Animal Advocacy and Englishwomen, 1780-1900 focuses on women writers and their struggle to protect animals from abuse in the transition from preindustrial to Victorian society. Looking critically at the work of Sarah Trimmer, Susanna Watts, Elizabeth Heyrick, Anna Sewell, and Frances Power Cobb, Moira Ferguson explores the links between Britain's evolving self-definition and the debate over the humane treatment of animals. Ferguson contends that animal-advocacy writing during this period provided a means for women to register their moral outrage over national problems extending far beyond those of animal abuse, effectively allowing them to achieve a public voice as citizens.
The writers in question represent multiple genres, time frames, and political approaches. Taken together, their productive lives span more than a century. They are ideologically divided on animal protection, and their political identities range from conservative Anglican Tories to radical reformers. Through their plural discourses on animal advocacy, these women actively participated in an ongoing humanitarian struggle that forged a connection between Englishness and kindness to animals, intensifying as industry and empire advanced, and effectively linked gender with national identity and self-definition. Their concerns resonate in a global as well as a national context; cruelty to animals emerges as a metaphor for imperial predation. In this sense, the writings constitute a gendered response to an evolving colonial discourse about others.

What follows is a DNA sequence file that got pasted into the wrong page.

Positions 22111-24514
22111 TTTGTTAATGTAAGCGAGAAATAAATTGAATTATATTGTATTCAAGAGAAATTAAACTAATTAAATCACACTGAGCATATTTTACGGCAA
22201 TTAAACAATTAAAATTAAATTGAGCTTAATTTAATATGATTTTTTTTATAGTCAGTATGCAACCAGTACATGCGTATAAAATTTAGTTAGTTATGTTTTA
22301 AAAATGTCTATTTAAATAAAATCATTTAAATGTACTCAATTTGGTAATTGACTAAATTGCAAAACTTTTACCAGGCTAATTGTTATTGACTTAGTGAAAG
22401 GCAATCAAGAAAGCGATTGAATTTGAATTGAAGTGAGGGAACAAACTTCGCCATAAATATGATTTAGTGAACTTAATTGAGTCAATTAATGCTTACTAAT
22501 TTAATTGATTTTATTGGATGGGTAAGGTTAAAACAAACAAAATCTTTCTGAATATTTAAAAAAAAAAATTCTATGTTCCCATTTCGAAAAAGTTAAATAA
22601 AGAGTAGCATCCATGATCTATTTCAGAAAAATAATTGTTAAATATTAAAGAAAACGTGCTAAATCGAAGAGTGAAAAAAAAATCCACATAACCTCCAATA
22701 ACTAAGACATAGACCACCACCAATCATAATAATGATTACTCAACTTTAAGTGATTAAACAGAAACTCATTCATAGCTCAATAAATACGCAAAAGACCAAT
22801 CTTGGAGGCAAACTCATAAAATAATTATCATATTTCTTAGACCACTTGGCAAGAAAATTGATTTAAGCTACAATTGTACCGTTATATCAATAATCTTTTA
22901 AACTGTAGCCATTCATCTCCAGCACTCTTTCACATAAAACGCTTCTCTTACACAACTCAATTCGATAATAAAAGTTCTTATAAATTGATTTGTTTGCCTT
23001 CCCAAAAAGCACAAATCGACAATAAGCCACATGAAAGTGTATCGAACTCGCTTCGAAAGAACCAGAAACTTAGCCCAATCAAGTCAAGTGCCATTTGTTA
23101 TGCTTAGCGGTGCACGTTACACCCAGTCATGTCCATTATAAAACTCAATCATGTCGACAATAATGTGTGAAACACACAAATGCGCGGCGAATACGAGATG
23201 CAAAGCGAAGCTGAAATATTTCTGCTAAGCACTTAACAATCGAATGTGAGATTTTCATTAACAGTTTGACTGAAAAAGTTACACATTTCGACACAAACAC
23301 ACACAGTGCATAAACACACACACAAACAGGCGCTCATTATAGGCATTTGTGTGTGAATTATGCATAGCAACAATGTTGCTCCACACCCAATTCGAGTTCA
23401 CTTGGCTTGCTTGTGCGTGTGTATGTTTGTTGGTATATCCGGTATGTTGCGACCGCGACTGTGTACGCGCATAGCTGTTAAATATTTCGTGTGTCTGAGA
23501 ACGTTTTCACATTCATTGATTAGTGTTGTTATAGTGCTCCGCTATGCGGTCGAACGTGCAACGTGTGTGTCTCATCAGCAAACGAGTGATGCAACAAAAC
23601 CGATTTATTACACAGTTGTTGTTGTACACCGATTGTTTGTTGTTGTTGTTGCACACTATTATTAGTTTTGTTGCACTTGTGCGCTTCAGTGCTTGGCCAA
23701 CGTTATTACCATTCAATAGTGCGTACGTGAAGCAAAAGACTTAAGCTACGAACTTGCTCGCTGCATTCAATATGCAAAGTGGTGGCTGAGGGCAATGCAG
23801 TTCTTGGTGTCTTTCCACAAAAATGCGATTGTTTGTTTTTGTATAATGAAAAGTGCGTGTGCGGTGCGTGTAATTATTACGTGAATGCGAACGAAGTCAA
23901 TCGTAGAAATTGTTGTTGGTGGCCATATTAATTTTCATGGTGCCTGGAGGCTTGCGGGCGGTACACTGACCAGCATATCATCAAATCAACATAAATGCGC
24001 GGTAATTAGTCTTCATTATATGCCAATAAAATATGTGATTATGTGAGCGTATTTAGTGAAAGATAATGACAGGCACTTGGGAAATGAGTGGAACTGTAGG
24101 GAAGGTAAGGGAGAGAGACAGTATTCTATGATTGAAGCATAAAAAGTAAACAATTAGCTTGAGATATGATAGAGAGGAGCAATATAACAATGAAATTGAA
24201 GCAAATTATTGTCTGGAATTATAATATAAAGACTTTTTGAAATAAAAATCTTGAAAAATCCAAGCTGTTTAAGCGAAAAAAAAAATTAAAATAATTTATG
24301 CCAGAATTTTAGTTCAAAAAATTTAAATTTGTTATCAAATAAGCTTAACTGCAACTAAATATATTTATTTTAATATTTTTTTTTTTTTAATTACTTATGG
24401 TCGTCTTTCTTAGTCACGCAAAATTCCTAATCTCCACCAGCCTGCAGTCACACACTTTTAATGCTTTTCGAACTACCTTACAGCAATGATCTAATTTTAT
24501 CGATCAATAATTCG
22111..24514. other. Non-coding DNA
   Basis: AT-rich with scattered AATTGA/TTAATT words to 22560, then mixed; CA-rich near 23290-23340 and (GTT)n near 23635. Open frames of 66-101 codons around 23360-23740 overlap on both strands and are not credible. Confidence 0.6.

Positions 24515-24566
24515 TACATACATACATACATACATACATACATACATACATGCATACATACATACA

1. Sarah Trimmer's Warring Worlds 7
2. Elizabeth Heyrick: John Bull, Bullbaiting, and Pacifism 27
3. Susanna Watts: Insects, Empire, Blood Sports 53
4. Black Beauty and His Friends: Icons of Englishness and Empire 75
5. Frances Power Cobbe: Antivivisection, Feminism, and Nationhood 105